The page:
personal favorite: "you trip over the body of a deceased invisible non-existant turtle and fall prone. you are stunned 'x+2' rounds, you're opponents and allies are helpless laughing for 'x' rounds. reroll initiative."
    (or something pretty close to that. ^^) in the above situation, the laughter makes for a perfect opportunity for change-up from combat to diplomacy. makes it a little harder to just "kill-the-bad-guys" if they honorably wait until you are recovered before resuming hostilities. if combat is unavoidable, perhaps this could turn into a negotiated one-vs-one with conditions for the winner and loser spelled out.

    since i'm in the habit of spicing up combat with descriptives, and encouraging players to do the same, it makes it easier to stick with non-standard results to critical failures and successes. practice makes perfect!
    Last edited by nijineko; 08-13-2008 at 08:16 PM.
    nijineko the gm: AG16, CoS. nijineko the player: AtG, RttToH; . The Journal of Tala'elowar Kiyiik! .
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    This is a very good topic and one that typically gets little special attention by players and GMs. Heroes need failure, as gdmcbride mentions, because without failure, victory is meaningless. If you already know you're going to succeed, why even bother in the first place?

    The real trick to using failure in your games is to keep it present but also that failure should not be the "end" of a story, but rather the impetus for another, interesting and challenging part of that story. It should be clear that failing will make things worse for the players, but not that a single failure will ruin the whole campaign.

    The "bottomless pit" is a great example. The setup seems pretty straightforward: the PCs have to cross the pit and either they succeed and the story continues, or they fail and the story ends. But that's actually pretty boring and more than a bit trivial. This tends to lend itself to a few resolutions, none of which are appealing in the long-term:

    1) The GM might decide to make the difficulty of crossing the pit really easy, thus limiting the likelihood of PCs failing and falling to their deaths. This defeats the purpose of the pit. If the pit is so easy to cross, then it really provides no sense of danger in the first place and the whole scenario is futile. The pit may as well not even exist as it was never really a meaningful obstacle to begin with. The PCs will cross and promptly forget about the pit because it was in no way memorable.

    2) The GM might decide to be lenient and allow PCs who fail when crossing the pit additional chances to overcome it. They slip and fall and the GM allows them to make a check to catch themselves, or another PC catches them by the hand and drags them back up, or they only stumble a little but don't completely lose their footing. These are much more common occurances and really serve as a sort of "saftey net" when the GM sees that something bad is about to happen. "Whoops, I didn't expect him to fail that roll and fall to his death...I'll let him roll that again/I'll fudge the results a bit". This is not a great solution because its use tends to ruin the suspension of disbelief and kills some of the sense of risk. Often times, players will react to this thinking, "the GM wouldn't let my character die, so even if I fail, I'm probably safe". This is not good for your game.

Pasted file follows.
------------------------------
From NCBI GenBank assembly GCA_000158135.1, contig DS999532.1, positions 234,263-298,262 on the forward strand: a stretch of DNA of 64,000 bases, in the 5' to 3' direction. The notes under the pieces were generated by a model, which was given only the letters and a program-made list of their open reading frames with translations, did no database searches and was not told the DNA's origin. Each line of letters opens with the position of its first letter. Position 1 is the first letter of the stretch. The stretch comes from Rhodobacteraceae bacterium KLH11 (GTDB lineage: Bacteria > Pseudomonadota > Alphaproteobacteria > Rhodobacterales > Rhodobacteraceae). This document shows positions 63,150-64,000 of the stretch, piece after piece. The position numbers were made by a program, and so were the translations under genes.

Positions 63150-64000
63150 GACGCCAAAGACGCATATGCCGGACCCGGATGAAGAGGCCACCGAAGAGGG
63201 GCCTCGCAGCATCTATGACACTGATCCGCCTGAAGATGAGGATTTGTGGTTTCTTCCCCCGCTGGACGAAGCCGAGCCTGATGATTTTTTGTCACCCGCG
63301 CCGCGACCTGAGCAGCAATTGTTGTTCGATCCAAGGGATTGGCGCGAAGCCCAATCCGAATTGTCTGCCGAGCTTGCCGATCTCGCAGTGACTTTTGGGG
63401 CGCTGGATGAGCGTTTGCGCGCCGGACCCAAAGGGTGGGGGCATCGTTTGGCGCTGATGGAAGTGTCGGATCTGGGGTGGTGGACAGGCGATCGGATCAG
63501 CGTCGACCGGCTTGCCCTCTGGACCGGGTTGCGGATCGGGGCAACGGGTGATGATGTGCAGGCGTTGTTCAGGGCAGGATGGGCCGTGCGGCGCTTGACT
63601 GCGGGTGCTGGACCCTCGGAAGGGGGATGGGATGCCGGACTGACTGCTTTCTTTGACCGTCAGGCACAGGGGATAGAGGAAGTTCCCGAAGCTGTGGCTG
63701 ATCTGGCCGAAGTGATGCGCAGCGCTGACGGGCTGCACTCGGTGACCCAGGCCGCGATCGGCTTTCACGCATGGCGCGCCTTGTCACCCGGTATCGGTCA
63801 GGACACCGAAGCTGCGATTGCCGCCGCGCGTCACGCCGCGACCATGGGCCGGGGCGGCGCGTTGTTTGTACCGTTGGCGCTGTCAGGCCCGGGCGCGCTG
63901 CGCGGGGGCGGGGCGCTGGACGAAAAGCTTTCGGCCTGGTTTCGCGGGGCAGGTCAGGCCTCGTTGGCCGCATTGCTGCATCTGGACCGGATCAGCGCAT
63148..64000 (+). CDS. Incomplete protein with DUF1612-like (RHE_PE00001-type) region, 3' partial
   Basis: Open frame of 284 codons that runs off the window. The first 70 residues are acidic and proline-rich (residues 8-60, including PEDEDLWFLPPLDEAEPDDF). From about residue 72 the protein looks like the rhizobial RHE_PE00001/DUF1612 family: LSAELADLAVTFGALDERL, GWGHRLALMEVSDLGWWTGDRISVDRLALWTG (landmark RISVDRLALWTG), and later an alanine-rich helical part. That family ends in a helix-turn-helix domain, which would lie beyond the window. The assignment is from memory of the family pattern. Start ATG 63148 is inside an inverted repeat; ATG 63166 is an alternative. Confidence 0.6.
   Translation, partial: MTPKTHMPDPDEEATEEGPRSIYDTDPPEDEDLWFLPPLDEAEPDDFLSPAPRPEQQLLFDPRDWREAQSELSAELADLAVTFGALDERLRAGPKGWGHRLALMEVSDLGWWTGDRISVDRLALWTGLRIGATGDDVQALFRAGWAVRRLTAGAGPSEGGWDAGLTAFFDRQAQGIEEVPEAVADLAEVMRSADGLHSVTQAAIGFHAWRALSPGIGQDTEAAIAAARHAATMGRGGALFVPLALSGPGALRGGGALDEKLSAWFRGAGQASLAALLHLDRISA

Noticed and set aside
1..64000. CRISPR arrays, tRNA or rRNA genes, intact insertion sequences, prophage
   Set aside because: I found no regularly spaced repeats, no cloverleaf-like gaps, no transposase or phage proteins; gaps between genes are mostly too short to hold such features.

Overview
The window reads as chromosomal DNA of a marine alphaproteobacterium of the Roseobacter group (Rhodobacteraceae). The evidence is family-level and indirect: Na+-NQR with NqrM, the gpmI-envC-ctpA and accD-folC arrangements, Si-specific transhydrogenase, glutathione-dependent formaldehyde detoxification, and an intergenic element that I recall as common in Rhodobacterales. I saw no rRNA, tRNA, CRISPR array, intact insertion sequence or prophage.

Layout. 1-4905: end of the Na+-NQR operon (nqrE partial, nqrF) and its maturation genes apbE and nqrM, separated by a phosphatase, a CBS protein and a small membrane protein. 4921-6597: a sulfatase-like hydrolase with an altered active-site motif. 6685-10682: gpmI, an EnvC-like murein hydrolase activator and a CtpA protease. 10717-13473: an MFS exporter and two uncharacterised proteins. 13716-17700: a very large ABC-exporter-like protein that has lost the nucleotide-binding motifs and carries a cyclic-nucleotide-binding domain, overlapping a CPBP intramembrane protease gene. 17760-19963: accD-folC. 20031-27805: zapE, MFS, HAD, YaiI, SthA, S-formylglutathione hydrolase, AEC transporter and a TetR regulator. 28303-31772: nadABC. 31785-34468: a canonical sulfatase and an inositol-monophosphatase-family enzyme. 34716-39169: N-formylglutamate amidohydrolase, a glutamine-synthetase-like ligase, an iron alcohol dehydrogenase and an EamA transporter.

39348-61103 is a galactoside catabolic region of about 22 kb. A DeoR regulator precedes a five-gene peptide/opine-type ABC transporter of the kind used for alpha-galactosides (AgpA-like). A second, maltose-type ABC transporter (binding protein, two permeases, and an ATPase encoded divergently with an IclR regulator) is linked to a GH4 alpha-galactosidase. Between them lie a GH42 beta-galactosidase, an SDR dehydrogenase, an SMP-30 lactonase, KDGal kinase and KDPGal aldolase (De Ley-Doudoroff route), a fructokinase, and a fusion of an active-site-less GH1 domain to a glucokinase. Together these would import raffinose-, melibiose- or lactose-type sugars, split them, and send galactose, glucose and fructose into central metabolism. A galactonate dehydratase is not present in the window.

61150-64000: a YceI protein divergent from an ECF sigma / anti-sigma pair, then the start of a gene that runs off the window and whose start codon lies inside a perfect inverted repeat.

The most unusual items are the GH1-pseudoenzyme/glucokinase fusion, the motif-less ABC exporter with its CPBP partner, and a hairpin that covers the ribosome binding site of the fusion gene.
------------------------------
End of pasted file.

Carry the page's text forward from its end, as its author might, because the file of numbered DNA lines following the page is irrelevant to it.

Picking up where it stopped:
3) The GM will decide it's just best to "play it by the numbers" and not risk ruining the suspesion of disbelief. If the roll fails, the PC falls into the pit...wham, bam, the end. Congratulations! Roll up a new character. This method maintains the greatest sense of risk, but it is also really demanding on your game and your players...and it's not a whole lot of fun (for player or GM).

    The trick to really making the best of your adventures and encounters is that while success should obviously be exciting, failure should also be as well and should create new and more dangerous challenges.

    So, if you have a "bottomless pit" scenario in your game, how do you make failure exciting? As an example, instead of failure meaning a PC falls into the pit and dies, perhaps when the PC slips and falls and thinks all is lost as he disappears into the depths, he suddenly falls into a big pile of sandy earth at the bottom (and probably is a little worse for wear from the sudden stop). Lighting a torch, rubbing his head and looking around, he sees a bunch of skeletal remains at the bottom of this pit and a large tunnel dug into the wall near him. Inspecting further, he learns that this tunnel was carved by some kind of large insects and guess what...they're still home and view the PC as an intruder/meal. Perhaps another end of the tunnel emerges into a nearby room above where the other PCs (who didn't fall) are and they can try to come to his rescue.

    As you see, in this scenario, if the players succeed, the story continues as usual, but if the players fail, it's not over...it's just the beginning of a new, unexpected challenge.

    Failure should complicate the PCs lives, not bring an abrupt, random, pointless end to them. Every failure should leave your players thinking, "Uh oh! How are we going to get out of this one?" That's when failure is cool, because that's when the PCs can really test their mettle.

    At the same time, be sure to keep failure alive in the minds of your players and keep them feeling as if they are in danger. If there is no sense of danger and no risk of losing things to failure, then there is no value to success.
    Last edited by Webhead; 08-14-2008 at 04:48 PM.
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    one of my favorite resolutions to the "bottomless pit" (pardon me if i take you somewhat literally) involves figuring out how such an "impossibility" could physically exist. i usually place a teleporter of some type down below the bridge with the exit portal focused well above the bridge. this creates an effectively bottomless pit, and makes for an interesting time trying to catch or other wise stop the person from falling. another fun variation is to play with gravity in a tube or cylinder of some type.